Column: New Urban Meyer, but same old problem
At least they got their stories straight, which is no small accomplishment given the recent histories of both Urban Meyer and Ohio State.
Even as he was introducing the Buckeyes' new head coach Monday, athletic director Gene Smith went out of his way to say their first real conversation about the job was eight days earlier, and Meyer confirmed it a few moments later in response to a follow-up question.
"I got, like, a ridiculous number of letters and emails. You're not talking about that, right?" Meyer said.
As for the rumors and a handful of reports that had the Ohio native and one-time Buckeye assistant pegged for the job soon after Jim Tressel walked away in disgrace last May, Meyer said with a chuckle, "Yeah, but it was some 12-year-old in an Ohio State sweatshirt." Then flexed his muscles to squeeze out a few extra laughs.
If signing the best available coach in the business was that easy — and a reported 6-year, $40-million contract certainly didn't hurt — keeping Meyer on the job until the end of the deal could prove a lot tougher.
He insists he's no longer the control freak who fired off messages to his staff at Florida from a pew in church on some Sundays, nor the perfectionist so consumed by losing that he dropped 20 pounds in little more than a week trying to make sure he didn't lose again. He says he feels great and that the health scare that prompted his decision to retire and then un-retire in the span of 24 hours is behind him, that a year working in the TV booth instead of on the sideline taught him that balancing football, family and fitness was not an impossible act.
At one point, Meyer even reached into a jacket pocket and pulled out a contract he negotiated with his wife and kids — "tougher than any contract I've ever signed in my life," is how he put it — to make sure he kept his priorities straight.
"I've been to a place and I don't want to go back," Meyer said.
But in almost the very next breath, he said he intended to start his tenure at Ohio State the same way he did at Florida — and Bowling Green and Utah before that — where Meyer won almost everything in sight and then set his sights even higher. That part was fine, since nobody wins two national championships without being driven. The only thing he plans to change is succumbing to the burnout that caused him to relax his grip on the game once he reached the top.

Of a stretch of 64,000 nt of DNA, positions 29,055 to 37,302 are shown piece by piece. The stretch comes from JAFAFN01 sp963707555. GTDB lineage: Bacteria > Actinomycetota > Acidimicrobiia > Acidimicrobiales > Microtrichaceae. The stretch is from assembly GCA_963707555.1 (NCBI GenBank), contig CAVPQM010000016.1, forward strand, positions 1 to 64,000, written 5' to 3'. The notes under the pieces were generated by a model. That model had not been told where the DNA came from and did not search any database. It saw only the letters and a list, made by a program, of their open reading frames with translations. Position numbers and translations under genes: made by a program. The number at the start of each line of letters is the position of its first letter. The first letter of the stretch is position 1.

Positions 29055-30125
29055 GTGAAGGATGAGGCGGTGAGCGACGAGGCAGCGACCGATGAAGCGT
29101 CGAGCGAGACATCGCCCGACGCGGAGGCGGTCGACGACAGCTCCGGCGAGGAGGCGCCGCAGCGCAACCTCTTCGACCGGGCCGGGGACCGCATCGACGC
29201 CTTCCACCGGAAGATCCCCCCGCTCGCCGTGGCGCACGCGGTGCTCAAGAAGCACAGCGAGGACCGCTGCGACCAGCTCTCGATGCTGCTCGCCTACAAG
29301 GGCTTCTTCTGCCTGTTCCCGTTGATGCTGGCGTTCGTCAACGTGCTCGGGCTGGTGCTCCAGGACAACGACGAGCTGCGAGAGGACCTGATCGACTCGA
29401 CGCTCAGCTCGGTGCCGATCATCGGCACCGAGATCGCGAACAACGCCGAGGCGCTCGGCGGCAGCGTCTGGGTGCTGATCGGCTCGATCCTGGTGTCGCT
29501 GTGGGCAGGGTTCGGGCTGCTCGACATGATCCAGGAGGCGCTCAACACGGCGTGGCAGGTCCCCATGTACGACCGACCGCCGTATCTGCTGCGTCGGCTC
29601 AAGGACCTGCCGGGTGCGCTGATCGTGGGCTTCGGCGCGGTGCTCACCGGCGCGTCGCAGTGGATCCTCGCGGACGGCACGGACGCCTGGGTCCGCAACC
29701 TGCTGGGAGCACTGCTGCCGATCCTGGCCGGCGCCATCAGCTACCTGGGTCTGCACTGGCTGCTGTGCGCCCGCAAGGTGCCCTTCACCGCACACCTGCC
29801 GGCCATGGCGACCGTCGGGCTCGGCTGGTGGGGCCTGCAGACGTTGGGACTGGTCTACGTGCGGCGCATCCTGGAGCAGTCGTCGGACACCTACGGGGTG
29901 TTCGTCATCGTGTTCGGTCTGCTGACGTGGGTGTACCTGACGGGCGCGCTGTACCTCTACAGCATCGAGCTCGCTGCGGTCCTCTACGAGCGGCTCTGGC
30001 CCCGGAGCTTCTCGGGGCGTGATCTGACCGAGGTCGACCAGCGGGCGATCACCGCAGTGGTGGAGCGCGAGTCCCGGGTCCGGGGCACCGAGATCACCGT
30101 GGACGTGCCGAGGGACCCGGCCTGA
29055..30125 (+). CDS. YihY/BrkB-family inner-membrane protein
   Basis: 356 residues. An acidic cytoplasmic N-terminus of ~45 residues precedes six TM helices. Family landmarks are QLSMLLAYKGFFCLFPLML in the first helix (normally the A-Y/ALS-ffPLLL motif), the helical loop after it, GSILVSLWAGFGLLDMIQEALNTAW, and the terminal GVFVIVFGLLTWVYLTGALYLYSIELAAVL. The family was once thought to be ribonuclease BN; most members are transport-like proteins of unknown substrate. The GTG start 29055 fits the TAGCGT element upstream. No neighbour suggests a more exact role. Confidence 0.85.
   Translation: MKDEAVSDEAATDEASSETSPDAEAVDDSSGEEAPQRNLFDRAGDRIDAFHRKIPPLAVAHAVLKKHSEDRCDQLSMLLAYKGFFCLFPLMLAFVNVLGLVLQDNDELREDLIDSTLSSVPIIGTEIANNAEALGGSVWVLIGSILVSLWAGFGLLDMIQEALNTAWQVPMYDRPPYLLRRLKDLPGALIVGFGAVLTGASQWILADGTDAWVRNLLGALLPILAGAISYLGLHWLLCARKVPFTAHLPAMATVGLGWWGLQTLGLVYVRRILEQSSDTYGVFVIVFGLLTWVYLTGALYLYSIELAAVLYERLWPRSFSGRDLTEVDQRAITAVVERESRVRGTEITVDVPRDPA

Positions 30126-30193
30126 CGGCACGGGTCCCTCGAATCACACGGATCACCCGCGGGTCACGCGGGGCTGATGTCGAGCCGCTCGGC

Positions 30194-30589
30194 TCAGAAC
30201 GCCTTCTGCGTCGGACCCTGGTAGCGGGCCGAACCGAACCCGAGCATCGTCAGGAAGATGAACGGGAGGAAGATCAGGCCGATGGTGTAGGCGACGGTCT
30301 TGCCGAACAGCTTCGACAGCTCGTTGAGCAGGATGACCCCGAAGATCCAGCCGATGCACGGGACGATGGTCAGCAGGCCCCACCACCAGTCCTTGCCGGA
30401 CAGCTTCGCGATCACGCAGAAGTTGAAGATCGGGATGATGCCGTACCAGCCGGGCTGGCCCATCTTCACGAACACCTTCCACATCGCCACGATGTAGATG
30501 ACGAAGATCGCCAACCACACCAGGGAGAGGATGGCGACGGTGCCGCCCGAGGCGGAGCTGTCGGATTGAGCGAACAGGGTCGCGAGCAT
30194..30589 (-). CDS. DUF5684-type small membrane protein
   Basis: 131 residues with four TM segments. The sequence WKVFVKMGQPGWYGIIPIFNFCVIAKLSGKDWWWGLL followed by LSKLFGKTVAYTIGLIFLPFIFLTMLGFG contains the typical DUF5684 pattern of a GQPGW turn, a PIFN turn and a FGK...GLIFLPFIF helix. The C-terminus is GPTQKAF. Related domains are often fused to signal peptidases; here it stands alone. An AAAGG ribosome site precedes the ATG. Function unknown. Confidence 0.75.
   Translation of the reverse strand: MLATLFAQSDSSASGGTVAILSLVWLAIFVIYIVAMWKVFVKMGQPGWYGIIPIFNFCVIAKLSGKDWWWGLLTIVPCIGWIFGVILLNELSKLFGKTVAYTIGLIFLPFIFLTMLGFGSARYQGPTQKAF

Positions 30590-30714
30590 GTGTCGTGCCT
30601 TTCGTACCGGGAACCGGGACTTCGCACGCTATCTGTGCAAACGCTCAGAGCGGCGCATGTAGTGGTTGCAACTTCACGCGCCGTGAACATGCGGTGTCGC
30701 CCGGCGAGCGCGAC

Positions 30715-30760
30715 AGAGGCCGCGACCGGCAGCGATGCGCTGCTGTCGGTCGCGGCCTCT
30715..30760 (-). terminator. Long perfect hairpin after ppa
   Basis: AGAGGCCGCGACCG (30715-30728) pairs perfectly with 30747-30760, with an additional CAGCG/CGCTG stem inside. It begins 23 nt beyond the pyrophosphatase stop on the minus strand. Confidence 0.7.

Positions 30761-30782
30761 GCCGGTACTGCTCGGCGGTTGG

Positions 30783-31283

'When I coached at Florida, I went through some stages. I hope I'm that same guy — not hope — I will be the same guy at the beginning of my tenure and that was a guy that did have balance, that took care of himself. ... I think as it rolled on, we were dealing with some magical things going on there and then, pursuit of perfection.
"I think at the end of the day," he added, almost grudgingly, "we all understand there's no such thing, and I fell victim to that."
Perfection will hardly be a goal early on, but just holding onto the Buckeyes' hard-earned perch in an improving Big Ten might be. Meyer is a wizard at recruiting talent, both players and assistant coaches, and the Buckeyes tradition and deep pockets will afford him plenty of advantages. But until the NCAA weighs in on whether the football program's self-punishment fits the raft of infractions that took place under Tressel, Meyer won't even know how much ground he has to make up. The school proposed two years' probation, the loss of five scholarships over the next three seasons and offered to return $339,000 in bowl money from 2010. A final decision on the matter is due within weeks.
"I think that's where faith and trust has to come in. I have great faith and trust in our athletic director and president," Meyer said.
"That conversation was had and I did a little bit of research. But at the end of day, I had the same question you had: 'Is there anything behind door No. 2, No. 3, No. 4?' And I feel very confident and have great trust that there's not," he added. "We'll have to deal with that scholarship issue and I have great trust that we will and we'll move forward."
During his year on the outside of college football looking in, Meyer said he was troubled by many of the same issues that bothered him at the end of his run at Florida — "trying to cure NCAA issues, agent issues, drug issues."
"I tried to do other people's jobs, maybe to a fault," he conceded.
Yet considering how much funny business went down at Ohio State last season, not to mention the more than two dozen player arrests that marked Meyer's stay at Florida, letting his guard down won't be an option. Given that expectations are the same in Columbus as they are in Gainesville, and that he's starting his new job with close to the same talent level and — at the very least — a few less scholarships, it's tough to see where Meyer is going to find the added time to look after himself. In the midst of that bizarre gone-tomorrow, here-today drama at Florida two years ago, Meyer's close friend, Florida athletic director Jeremy Foley, talked about what it was like working in the office next to the coach:
"Every single facet of this program, every detail, every player issue, staff issue, game-planning, just an unbelievable amount of preparation, then recruiting — it never ceases," he said. "Is Urban Meyer going to be coaching football when he's 60 doing it the way he's doing it now? No. I knew that when he signed the new contract. ... You can't keep up that kind of pace."
Meyer is only 47 and says he's not that guy anymore.
"I don't want to be a guy that sleeps in the office," he said.
This time we won't have to wait six seasons to find out.
Jim Litke is a national sports columnist for The Associated Press. Write to him at jlitke(at)ap.org. Follow him at http://Twitter.com/JimLitke.